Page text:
Hunter, the vaping, Trump supporting Republican congressman who represents portions of San Diego County in California, on Thursday, Nov. 4 promised to repay $49,000 to his campaign account after complaints filed to the Federal Election Commission revealed egregious examples of personal spending with campaign funds.

Federal law forbids spending of campaign funds for personal purposes or benefit, to guard against corrupting influences by donors. In Hunter’s case, defense contractors and others with interests before committees on which he serves are his primary contributors.

The Union-Tribune reported last month that Hunter has been advocating for the U.S. Coast Guard to buy or lease a $150 million ship owned by one of his top contributors, Louisiana-based shipbuilder Edison Chouest Offshore. That ship, the Aiviq, made national news in 2012 when it suffered mechanical failures and lost control of an oil rig it was towing. The rig ran aground off the Alaskan coast.

Hunter secured a third loan on his Alpine home on Wednesday Nov. 3 to repay expenses that he said were erroneously charged to his campaign.

In April, a nonpartisan watchdog group cited thousands of dollars in personal expenditures — ranging from video games to a possible family vacation to Italy – that were spent using campaign funds for his reelection bid.

Hunter blamed the mix-ups on the color of his credit cards. His wife, Margaret, is paid $3,000 a month as campaign manager, and Hunter said in April she would no longer be using the campaign charge card. Most of the FEC complaint charges occurred before that time.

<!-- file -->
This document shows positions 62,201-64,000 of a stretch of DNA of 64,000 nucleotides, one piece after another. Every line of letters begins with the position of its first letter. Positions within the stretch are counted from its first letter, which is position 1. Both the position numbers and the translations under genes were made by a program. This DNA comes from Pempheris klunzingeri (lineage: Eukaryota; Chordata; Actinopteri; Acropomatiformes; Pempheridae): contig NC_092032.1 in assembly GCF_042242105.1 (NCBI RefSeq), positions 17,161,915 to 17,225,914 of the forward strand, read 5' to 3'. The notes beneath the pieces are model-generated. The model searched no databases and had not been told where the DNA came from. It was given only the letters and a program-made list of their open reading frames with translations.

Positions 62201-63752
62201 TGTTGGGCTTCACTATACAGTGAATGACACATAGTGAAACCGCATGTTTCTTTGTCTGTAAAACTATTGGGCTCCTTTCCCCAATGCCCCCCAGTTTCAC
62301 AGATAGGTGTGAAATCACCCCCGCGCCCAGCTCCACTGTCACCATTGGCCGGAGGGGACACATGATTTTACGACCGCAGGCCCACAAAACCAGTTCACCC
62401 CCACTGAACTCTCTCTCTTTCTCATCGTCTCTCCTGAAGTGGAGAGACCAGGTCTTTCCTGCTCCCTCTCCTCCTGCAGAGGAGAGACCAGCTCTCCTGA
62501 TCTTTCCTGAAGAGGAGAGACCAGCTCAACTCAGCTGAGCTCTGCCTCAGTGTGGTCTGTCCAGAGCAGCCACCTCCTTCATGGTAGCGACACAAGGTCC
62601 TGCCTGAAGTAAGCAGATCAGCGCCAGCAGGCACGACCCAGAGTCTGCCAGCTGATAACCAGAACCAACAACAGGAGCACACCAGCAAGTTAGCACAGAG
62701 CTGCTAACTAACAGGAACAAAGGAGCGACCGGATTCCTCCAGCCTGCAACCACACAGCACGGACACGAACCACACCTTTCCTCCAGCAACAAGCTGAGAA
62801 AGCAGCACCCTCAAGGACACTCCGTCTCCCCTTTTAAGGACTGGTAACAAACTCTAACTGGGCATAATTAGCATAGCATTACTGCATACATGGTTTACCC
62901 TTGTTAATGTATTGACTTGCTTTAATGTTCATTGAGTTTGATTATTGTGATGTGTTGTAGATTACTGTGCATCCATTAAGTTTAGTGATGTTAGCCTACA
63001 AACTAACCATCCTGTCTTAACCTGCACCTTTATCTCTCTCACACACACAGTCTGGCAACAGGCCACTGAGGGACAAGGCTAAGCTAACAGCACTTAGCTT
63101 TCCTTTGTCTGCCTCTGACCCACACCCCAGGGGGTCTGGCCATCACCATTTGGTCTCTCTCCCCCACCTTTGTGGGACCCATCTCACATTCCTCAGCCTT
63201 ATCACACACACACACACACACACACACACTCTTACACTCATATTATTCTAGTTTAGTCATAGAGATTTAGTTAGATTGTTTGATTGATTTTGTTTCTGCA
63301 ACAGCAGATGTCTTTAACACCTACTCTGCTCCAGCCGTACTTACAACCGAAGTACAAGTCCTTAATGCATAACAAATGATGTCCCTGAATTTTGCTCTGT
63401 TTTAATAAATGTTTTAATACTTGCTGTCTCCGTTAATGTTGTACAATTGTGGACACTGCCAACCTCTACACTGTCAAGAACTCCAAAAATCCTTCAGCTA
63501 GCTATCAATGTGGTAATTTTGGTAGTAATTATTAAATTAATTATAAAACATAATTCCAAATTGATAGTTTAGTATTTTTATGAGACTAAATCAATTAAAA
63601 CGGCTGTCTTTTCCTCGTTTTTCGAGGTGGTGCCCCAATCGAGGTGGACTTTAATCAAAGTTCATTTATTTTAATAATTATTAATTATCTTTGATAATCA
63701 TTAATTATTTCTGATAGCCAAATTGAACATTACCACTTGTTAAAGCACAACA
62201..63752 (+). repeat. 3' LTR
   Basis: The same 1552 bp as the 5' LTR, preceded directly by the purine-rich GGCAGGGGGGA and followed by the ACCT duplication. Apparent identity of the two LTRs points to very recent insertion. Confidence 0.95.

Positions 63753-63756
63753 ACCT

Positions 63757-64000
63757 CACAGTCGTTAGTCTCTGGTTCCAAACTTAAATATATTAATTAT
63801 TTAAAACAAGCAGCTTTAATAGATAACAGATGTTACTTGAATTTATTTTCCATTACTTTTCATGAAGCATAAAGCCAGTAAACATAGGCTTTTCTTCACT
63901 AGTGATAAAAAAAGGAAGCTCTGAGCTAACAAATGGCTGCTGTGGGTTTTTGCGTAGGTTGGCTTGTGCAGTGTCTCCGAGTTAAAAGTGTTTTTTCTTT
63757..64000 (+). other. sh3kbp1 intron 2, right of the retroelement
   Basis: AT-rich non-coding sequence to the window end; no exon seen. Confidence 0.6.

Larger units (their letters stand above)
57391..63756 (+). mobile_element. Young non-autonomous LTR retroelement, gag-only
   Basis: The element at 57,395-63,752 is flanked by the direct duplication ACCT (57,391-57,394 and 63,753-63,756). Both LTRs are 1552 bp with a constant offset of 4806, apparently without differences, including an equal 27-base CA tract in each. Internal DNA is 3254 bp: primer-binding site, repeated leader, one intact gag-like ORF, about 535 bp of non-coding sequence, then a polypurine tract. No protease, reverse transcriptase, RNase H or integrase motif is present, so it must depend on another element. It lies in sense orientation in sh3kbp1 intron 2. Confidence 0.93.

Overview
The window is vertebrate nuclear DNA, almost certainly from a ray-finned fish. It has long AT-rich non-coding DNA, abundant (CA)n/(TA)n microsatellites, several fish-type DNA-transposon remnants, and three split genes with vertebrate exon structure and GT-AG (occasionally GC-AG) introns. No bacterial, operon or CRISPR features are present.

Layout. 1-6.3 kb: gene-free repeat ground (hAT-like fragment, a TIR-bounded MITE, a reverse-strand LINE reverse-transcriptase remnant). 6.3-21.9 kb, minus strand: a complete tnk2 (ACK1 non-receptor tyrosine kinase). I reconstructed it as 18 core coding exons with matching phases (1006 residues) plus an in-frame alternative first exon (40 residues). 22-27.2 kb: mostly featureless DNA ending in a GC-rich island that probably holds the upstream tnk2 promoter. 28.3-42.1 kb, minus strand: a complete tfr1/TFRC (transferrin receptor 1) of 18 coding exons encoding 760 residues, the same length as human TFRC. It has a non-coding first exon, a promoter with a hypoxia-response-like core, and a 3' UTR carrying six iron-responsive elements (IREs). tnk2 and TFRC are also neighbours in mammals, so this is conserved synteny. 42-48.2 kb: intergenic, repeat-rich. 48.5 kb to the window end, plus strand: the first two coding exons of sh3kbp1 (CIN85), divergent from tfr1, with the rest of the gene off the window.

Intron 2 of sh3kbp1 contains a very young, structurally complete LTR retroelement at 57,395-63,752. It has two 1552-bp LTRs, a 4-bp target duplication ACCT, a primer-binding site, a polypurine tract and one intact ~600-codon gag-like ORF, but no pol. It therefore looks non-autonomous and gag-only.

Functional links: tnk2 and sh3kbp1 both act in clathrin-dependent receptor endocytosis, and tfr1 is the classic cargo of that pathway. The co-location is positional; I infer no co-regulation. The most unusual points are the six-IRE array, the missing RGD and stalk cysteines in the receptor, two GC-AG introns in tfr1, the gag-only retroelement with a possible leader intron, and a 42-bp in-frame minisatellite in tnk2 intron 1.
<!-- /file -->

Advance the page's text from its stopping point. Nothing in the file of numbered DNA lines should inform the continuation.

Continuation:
Otherwise, Hunter’s main claim to Washington fame is his image as a fun guy.

Washingtonian magazine named Hunter “House Party Animal” of the year for 2014 in its annual survey of The Best and Worst in Congress published since 1986.

Hunter stunned many people by vaping during a congressional hearing in Washington in February. He was trying to block a ban on using e-cigarettes on airplanes.

“Yes, I vape,” Hunter said in an OP/ED piece he wrote for The Hill. “On occasion, I might even smoke a real cigarette…The FDA should wise up. And if their true goal is to reduce cigarette use, then imposing a prohibition of sorts on e-cigarettes is senseless.”

Campaign disbursements used illegally for Hunter’s personal expenses — most of them incurred in 2015 before the Federal Election Commission complaint — included:

  • 106 fill-ups at gas stations, totaling $5,660.

  • 16 trips to Jack in the Box totaling $297.

  • Forty trips to Albertson’s, Trader Joe’s or another grocery store, spending $6,819 total.

  • An expense for $229 at a Disneyland gift shop for “food/beverages.” A spokesman for the park told the Union-Tribune the only edible items the store sells are Pez candy and a Star Wars-themed Rice Krispy treat.

  • Utilities — $1,269 for San Diego Gas & Electric and $300 to the Padre Dam Municipal Water District.

  • More than $2,000 on restaurants, hotels and train travel in the Italian cities of Rome, Florence and Positano during the Thanksgiving holiday week in 2015.

  • A payment for $216 to Gioielleria Manetti in Florence, listed on a disclosure report as “food/beverages.” The store makes and customizes jewelry and watches, according to its website. A store representative said it offers no food or drinks.

  • $1,300 spent at the Cardiff-by-the-Sea restaurant that provides lunches to Hunter’s children’s El Cajon private school.